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An unarmed Minuteman III intercontinental ballistic missile launches during an operational test at 2:10 a.m. Pacific Daylight Time at Vandenberg Air Force Base, California, U.S., August 2, 2017.
US Air Force/Senior Airman Ian Dudley/Handout via REUTERS
Ballistic missiles are hard to intercept—hypersonic weapons are nearly impossible.
ARMS RACE

Russia is ready to deploy hypersonic weapons the US can’t defend against

By Steve Mollman

Russia conducted a hypersonic weapons test today, and Vladimir Putin is clearly excited about it. Speaking from a defense ministry control room after watching a live feed of the demonstration, the Russian president boasted to his military leaders that the intercontinental, nuclear-capable weapon is “invulnerable to intercept by any existing and prospective missile defense means of the potential adversary.”

What’s more, the Avangard system, as it’s called, will be deployed to Russia’s armed forces in 2019. “It’s a big moment in the life of the armed forces and in the life of the country. Russia has obtained a new type of strategic weapon,” Putin said.

Hypersonic weapons are highly maneuverable, allowing them to easily evade missile defense systems. US military leaders have conceded the point. In late March, John Hyten, commander of US Strategic Command, told the Senate Armed Services Committee, “We don’t have any defense that could deny the employment of such a weapon against us.”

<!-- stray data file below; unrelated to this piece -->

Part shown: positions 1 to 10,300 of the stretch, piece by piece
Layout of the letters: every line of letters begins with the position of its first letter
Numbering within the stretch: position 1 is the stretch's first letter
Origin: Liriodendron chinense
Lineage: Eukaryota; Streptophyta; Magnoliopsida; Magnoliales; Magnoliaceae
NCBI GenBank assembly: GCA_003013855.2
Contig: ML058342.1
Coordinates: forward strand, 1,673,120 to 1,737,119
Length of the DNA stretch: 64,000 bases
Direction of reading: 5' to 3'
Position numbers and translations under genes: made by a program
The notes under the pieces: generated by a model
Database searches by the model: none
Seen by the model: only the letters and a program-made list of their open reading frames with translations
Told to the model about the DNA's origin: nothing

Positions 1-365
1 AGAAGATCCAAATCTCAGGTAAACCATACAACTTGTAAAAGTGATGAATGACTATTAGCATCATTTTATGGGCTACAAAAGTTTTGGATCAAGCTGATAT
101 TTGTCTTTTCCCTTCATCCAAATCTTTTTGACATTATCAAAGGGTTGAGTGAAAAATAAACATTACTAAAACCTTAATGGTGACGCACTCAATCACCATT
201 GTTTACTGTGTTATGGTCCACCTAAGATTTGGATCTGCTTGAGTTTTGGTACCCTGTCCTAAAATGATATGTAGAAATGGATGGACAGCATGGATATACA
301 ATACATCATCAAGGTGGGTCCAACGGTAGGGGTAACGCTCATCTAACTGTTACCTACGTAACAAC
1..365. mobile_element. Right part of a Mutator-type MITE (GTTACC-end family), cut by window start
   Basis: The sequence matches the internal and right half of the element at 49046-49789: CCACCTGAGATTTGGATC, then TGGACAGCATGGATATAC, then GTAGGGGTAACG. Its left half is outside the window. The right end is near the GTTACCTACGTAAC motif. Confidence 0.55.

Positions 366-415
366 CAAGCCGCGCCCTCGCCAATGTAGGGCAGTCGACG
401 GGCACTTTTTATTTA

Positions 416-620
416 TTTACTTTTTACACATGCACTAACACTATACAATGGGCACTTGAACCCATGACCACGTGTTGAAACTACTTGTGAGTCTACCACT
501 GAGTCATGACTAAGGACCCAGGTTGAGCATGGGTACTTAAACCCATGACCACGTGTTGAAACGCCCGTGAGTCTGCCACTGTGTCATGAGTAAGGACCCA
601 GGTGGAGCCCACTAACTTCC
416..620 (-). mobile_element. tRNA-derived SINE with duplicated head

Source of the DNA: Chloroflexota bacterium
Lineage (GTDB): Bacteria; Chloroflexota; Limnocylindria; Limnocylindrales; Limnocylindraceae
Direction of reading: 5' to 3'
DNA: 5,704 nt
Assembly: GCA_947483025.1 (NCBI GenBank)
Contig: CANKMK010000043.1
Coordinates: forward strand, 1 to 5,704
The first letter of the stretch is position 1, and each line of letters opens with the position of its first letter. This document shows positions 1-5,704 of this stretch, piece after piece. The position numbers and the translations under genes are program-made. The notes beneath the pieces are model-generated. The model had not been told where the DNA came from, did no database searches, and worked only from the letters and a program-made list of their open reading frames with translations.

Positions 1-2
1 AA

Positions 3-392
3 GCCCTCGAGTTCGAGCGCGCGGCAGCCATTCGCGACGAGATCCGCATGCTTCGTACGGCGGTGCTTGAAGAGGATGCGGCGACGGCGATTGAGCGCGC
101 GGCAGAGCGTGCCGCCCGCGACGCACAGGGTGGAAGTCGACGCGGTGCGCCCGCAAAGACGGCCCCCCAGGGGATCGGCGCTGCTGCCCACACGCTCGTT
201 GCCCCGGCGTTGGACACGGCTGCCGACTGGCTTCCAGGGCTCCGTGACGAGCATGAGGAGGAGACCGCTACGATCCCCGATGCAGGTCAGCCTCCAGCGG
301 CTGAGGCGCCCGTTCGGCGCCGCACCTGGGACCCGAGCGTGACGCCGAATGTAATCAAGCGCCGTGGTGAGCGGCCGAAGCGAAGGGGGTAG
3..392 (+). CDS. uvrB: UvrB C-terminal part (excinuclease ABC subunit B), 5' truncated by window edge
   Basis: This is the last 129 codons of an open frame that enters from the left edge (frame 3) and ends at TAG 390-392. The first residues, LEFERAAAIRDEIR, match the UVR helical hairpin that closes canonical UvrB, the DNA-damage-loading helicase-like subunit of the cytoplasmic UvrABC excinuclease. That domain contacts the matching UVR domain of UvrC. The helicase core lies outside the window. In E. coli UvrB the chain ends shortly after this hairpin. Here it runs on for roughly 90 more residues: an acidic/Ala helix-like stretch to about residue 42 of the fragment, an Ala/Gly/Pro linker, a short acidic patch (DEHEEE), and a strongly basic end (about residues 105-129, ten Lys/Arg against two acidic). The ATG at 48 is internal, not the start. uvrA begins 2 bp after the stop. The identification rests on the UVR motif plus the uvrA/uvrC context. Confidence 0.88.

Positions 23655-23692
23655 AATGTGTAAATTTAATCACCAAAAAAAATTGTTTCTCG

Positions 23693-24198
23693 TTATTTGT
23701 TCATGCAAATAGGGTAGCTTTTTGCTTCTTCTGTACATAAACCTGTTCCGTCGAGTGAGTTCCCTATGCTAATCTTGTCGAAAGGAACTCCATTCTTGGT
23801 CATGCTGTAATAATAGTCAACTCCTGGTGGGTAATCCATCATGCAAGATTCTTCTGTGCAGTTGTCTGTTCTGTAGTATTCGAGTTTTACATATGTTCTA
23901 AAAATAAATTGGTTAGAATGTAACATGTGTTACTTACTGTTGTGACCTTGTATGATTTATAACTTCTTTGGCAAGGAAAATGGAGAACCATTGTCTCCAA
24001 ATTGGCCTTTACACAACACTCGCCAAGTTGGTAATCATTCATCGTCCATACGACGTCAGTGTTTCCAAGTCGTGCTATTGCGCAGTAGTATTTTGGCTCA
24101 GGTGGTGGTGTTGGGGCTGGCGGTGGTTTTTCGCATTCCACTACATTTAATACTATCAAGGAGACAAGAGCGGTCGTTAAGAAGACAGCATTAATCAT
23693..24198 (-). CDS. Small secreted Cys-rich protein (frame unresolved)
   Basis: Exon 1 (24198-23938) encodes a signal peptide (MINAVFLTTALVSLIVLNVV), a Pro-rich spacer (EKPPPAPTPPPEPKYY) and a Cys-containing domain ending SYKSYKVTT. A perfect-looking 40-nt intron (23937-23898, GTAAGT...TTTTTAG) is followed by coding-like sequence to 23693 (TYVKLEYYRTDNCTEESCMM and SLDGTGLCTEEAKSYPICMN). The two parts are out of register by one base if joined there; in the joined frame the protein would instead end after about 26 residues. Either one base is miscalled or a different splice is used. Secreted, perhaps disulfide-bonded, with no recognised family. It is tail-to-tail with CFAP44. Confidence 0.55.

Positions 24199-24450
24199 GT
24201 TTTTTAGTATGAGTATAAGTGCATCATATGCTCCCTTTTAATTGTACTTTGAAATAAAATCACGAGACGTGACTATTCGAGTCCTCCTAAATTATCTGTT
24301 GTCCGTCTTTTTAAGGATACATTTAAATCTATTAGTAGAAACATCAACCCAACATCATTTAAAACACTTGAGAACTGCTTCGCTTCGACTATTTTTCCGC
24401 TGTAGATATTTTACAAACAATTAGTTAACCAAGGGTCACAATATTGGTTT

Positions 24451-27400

Earlier that month, Putin unveiled nuclear-capable hypersonic weapons in a two-hour speech, warning, “I want to tell all those who have fueled the arms race over the last 15 years… You have failed to contain Russia.”

Putin said today that no other country has hypersonic weapons. In August, however, China tested a nuclear-capable hypersonic weapon of its own.

The US is the other big player in hypersonic weapons, but it’s more focused on developing them to deliver conventional, not nuclear, warheads—a trickier task that requires more precise targeting to be effective.